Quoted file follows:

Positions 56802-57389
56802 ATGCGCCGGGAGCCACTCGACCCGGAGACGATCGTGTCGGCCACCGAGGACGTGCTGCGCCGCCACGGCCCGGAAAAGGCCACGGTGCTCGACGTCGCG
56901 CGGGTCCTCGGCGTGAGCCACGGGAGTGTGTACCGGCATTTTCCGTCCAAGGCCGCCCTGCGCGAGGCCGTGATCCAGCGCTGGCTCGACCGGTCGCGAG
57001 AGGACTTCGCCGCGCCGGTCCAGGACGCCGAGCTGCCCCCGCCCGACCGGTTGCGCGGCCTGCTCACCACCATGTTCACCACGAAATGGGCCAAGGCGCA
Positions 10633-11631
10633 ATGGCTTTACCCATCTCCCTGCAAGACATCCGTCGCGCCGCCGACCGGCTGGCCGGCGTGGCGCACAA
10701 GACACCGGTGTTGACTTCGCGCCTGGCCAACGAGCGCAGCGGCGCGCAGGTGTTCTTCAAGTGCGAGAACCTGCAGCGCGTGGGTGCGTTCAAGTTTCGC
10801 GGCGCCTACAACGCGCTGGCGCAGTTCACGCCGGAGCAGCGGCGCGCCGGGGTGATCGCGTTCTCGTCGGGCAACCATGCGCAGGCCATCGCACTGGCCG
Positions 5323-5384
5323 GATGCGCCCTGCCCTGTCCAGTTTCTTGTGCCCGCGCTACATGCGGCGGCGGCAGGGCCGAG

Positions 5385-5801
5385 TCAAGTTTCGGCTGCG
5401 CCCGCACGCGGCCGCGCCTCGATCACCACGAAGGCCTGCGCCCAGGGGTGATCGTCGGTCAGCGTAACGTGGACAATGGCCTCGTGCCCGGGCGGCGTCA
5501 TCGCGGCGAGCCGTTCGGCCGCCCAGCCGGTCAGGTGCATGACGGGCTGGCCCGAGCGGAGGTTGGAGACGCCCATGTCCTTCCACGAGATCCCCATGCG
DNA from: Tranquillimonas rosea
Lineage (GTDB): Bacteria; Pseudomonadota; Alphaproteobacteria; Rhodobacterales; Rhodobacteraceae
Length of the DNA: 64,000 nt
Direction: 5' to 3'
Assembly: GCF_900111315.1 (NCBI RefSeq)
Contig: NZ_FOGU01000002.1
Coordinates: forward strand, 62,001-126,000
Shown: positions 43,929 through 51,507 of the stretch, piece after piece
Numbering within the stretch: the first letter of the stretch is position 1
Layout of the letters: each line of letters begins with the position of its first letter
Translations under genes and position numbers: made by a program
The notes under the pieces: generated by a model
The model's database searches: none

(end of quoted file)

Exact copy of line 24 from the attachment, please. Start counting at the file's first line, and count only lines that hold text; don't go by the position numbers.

Layout of the letters: each line of letters begins with the position of its first letter